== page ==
The simplest way to explain the Gcn− phenotype of prt1‐1 cells is to propose a decrease in the rate of scanning. This would compensate for the reduced rate of TC binding produced by eIF2α phosphorylation and ensure that all 40S subunits will rebind TC before reaching uORF4 (Figure 7E and F). This would be equivalent to increasing the distance between uORFs 1 and 4, which also produces a Gcn− phenotype (Abastado et al, 1991). An alternative possibility would be that the fraction of rescanning ribosomes which rebind TC in the uORF1–uORF4 interval become stalled at AUG codons 2, 3 or 4 by a defect in GTP hydrolysis. This would produce a roadblock at these uORFs and increase the time required for all free 40S ribosomes to reach uORF4. This latter mechanism is disfavored by our finding that expressing eIF5–R31G, shown to have hyperactive GAP function (Huang et al, 1997), did not diminish the Gcn− phenotype of prt1‐1 cells (Figure 5E). Moreover, a mutant containing the GAP‐defective eIF5–G62S protein (Asano et al, 2001) does not exhibit a Gcn− phenotype (Figure 5D). On the other hand, the tif5‐7A allele, whose product shows WT GAP function (Asano et al, 2001), does confer a moderate Gcn− phenotype (Figure 5F) and we presented evidence consistent with defective scanning in this strain (Asano et al, 2001). Thus, we favor the model that the Gcn− phenotype of prt1‐1 results from a defect in scanning rather than impaired GTP hydrolysis by eIF2. There is evidence that eIF1 is required for efficient scanning by a 48S complex in vitro (Pestova et al, 1998); hence, prt1‐1 could impair scanning indirectly by impeding eIF1 function. Indeed, prt1‐1 weakens the association between the eIF3/eIF5 subcomplex and eIF1 (Phan et al, 2001).
Integrity of the MFC is required for optimal TC recruitment in vivo
Our previous genetic data led us to conclude that the direct eIF2β–TIF32 contact in the MFC disrupted by hc‐TIF32‐Δ6 and the indirect eIF2β–NIP1 contact eliminated by tif5‐7A have additive stimulatory effects on TC recruitment (Valášek et al, 2002). However, we were unable to detect a reduction in eIF2 binding to 40S subunits in heparin‐stabilized extracts. Here, using HCHO cross‐linking, we consistently observed an ∼60% reduction in eIF2 binding to 40S subunits in the hc‐TIF32‐Δ6 tif5‐7A double mutant (Figure 7C and D). We have also confirmed by in vivo cross‐linking that TC binding to 40S subunits is not significantly impaired in the tif5‐7A single mutant (data not shown). These data provide the first biochemical evidence that disrupting multiple contacts between eIF2 and eIF3 in the MFC reduces TC recruitment in vivo.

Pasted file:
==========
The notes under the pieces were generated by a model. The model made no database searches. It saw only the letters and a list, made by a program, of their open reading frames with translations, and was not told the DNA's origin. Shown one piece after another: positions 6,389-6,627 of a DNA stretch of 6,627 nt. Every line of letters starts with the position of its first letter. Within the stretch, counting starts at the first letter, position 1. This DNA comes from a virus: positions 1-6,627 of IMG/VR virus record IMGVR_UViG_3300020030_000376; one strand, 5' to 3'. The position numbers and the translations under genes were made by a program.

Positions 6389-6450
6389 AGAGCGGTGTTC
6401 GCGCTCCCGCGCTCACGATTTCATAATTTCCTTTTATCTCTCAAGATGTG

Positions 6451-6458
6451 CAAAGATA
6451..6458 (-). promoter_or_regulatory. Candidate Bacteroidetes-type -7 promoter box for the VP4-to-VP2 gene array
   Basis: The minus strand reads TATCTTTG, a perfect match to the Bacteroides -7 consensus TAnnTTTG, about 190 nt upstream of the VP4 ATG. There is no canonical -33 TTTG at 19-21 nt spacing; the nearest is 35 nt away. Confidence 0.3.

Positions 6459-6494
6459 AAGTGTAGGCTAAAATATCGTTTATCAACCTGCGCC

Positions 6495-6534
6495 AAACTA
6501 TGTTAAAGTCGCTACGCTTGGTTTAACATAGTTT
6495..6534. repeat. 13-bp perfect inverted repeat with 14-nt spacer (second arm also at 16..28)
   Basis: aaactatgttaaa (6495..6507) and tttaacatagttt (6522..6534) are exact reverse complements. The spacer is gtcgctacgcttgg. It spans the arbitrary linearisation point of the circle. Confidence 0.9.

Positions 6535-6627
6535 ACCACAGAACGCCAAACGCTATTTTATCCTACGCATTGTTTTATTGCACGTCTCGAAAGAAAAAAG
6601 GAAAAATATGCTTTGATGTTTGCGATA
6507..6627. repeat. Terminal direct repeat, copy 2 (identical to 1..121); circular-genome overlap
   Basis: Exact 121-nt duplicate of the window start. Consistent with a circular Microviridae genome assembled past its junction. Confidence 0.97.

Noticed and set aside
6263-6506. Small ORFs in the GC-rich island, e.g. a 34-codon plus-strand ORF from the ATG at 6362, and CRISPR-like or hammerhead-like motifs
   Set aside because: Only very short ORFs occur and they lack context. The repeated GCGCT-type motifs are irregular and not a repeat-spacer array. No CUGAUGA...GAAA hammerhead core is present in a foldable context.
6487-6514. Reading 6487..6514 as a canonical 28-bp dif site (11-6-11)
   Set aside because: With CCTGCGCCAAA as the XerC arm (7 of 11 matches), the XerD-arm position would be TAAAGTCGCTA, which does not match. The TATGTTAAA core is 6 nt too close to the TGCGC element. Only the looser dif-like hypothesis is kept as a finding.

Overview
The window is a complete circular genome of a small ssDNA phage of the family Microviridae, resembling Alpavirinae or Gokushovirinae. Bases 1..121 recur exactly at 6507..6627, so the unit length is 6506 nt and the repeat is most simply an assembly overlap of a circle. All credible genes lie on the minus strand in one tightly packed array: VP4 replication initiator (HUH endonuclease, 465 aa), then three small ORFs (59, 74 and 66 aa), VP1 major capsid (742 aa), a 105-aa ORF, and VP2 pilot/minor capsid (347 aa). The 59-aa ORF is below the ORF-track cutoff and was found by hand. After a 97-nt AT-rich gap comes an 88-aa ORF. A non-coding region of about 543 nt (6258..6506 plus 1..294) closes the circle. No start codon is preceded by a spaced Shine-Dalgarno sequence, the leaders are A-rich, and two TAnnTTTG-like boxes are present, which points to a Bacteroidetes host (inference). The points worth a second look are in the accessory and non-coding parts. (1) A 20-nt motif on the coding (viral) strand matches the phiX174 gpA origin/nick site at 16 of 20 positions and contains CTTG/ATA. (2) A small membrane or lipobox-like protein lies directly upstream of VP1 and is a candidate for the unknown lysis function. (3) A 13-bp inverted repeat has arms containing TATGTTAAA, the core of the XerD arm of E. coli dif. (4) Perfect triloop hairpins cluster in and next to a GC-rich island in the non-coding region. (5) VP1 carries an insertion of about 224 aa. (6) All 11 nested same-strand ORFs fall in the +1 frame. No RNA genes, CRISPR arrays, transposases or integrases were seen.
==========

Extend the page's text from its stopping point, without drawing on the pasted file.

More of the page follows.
Despite the reduced TC recruitment in the hc‐TIF32‐Δ6 tif5‐7A mutant, this strain does not show a Gcd− phenotype (Valášek et al, 2002). The solution to this paradox may be provided by our finding that the tif5‐7A single mutant has a Gcn− phenotype, which is suppressed by overexpressing TIF32‐Δ6–His (Figure 5F). Thus, the reduced rate of scanning conferred by tif5‐7A could compensate for the diminished TC binding that results from TIF32‐Δ6–His overexpression. This would restore efficient reinitiation at uORFs 2–4 and suppress the Gcd− phenotype expected from defective TC recruitment (Valášek et al, 2002) (Figure 7E and F). Presumably, prt1‐1 confers a Gcn− phenotype because it has a relatively stronger effect on scanning and a minimal impact on TC binding.
Our combined genetic and biochemical analysis of the prt1‐1 mutant has allowed us to demonstrate that eIF3 has critical functions downstream of the 48S complex assembly and prior to 60S subunit joining, which impact ribosomal scanning on GCN4 mRNA and AUG selection. Similarly, the results described here and elsewhere (Asano et al, 2001; Valášek et al, 2002) indicate that disrupting contacts between eIF3 and eIF2 in the MFC reduces the rate of TC recruitment in vivo and also impairs postassembly functions of the 48S complex involved in GCN4 control. Several key results supporting these conclusions were obtained using HCHO cross‐linking of live cells to fix native initiation complexes. This new technique obviates the use of stabilizing compounds that alter the composition or abundance of 48S complexes, and it was shown previously that HCHO cross‐linking also prevents artifactual 43S formation in cell extracts (Kumar et al, 1989). The experiments we conducted to validate this technique gave interesting results in their own right, which deserve further exploration. These include the fact that eIF1A and eIF3 bind to 40S subunits independently of eIF2, that the affinity of eIF2 for the 40S subunit is promoted by interaction with Met‐tRNAiMet, and that high‐level binding of eIF4G to 40S subunits can occur in the absence of eIF4E in vivo.